According to Gagne, an essential component of the external conditions for learning motor skills is the provision of feedback as close to the time of performance as possible [76]. This feedback and constructive criticism are only possible by mentoring and close supervision, both of which impact the trainee’s performance. In fact, intra-operative instruction has been found to decrease the rate of errors in a randomized laparoscopic suture study [5]. Additionally, in a meta-analysis of outcomes of 6064 patients, Miskovic et al. found that trainees with an appropriate level of supervision generated the same complication, conversion, and mortality rates as expert laparoscopic colorectal surgeons. This is extremely important in the context of the modern world where patient safety is paramount. In the same study, the authors compared the outcomes of non-mentored and mentored trainees and found that the experienced trainer can further aid in intra-operative decision-making and the comprehension of anatomy [62]. Case selection for training purposes is also indirectly related to supervision, with laparoscopic sigmoid resection being the easiest [77]. Similarly, appropriate patient selection for training purposes revealed that male sex, past surgical history, obesity, high ASA class, and colorectal fistulae were associated with higher conversion rates [62].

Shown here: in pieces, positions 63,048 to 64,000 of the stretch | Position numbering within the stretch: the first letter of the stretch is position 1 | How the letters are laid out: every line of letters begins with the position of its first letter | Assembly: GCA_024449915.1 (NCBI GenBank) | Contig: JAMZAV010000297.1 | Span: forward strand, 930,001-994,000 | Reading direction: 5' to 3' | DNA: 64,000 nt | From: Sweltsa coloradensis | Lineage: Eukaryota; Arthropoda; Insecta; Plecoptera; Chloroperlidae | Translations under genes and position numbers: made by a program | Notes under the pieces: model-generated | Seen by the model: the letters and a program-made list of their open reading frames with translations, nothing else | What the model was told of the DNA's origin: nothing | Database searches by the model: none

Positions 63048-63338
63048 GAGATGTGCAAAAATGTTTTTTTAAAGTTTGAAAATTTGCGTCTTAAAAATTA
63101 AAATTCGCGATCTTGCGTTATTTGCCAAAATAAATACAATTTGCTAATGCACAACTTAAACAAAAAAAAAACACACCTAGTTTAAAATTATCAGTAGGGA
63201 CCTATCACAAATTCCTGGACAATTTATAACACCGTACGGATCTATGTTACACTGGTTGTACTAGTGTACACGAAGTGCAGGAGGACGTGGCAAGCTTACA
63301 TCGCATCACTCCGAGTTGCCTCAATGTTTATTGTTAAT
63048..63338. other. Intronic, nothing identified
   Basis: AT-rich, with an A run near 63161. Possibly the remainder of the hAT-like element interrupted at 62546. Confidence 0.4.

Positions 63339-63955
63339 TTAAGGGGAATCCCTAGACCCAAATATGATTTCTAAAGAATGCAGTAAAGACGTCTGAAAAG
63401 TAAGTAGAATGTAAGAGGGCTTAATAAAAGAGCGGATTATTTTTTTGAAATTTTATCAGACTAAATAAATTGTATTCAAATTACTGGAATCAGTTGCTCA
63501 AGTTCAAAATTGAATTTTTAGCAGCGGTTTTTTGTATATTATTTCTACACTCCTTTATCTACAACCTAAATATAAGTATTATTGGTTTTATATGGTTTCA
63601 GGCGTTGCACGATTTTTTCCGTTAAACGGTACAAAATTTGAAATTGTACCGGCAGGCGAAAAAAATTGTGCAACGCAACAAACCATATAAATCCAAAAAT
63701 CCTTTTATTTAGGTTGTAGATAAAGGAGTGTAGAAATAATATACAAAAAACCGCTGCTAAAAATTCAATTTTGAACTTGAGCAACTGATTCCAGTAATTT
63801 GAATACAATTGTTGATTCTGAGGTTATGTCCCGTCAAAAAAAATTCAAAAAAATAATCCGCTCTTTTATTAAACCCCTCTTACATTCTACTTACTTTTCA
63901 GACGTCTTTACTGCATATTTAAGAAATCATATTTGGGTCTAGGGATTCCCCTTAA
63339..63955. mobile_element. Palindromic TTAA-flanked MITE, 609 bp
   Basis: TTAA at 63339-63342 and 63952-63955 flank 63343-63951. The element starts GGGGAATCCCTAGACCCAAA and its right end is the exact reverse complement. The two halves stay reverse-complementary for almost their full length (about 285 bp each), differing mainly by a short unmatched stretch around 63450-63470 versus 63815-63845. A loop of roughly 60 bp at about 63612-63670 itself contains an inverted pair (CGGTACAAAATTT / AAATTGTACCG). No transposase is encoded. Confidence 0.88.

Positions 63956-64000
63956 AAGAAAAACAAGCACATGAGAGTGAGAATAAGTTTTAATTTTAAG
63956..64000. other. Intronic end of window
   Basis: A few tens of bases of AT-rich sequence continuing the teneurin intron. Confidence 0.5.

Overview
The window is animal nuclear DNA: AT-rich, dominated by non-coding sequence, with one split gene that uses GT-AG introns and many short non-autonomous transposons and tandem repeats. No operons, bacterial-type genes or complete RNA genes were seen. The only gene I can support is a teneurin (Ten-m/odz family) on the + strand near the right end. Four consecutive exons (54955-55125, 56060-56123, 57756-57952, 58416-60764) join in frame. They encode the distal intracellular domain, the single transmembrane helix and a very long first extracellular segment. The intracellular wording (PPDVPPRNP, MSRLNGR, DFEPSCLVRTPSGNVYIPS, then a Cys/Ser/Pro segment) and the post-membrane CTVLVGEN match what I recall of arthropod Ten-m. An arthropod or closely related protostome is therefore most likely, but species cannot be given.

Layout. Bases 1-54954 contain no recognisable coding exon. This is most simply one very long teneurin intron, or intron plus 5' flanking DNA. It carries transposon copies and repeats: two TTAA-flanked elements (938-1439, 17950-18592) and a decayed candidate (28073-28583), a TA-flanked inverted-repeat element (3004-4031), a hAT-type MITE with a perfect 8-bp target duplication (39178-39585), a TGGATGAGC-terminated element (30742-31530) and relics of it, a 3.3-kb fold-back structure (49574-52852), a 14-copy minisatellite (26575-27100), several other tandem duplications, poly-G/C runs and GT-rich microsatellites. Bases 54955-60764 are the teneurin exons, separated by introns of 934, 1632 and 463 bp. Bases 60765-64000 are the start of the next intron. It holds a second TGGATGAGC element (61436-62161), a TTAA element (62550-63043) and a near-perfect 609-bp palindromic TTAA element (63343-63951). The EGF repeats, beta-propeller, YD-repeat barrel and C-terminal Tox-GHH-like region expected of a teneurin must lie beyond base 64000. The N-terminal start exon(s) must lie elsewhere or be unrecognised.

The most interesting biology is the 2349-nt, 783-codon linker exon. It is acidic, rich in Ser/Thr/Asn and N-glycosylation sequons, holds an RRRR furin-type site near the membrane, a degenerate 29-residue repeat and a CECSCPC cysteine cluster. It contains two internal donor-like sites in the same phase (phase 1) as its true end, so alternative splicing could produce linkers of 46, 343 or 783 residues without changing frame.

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Sep 26, 2017 | Posted by in GENERAL & FAMILY MEDICINE | Comments Off on Teaching Advanced Laparoscopic Skills in Colorectal Surgery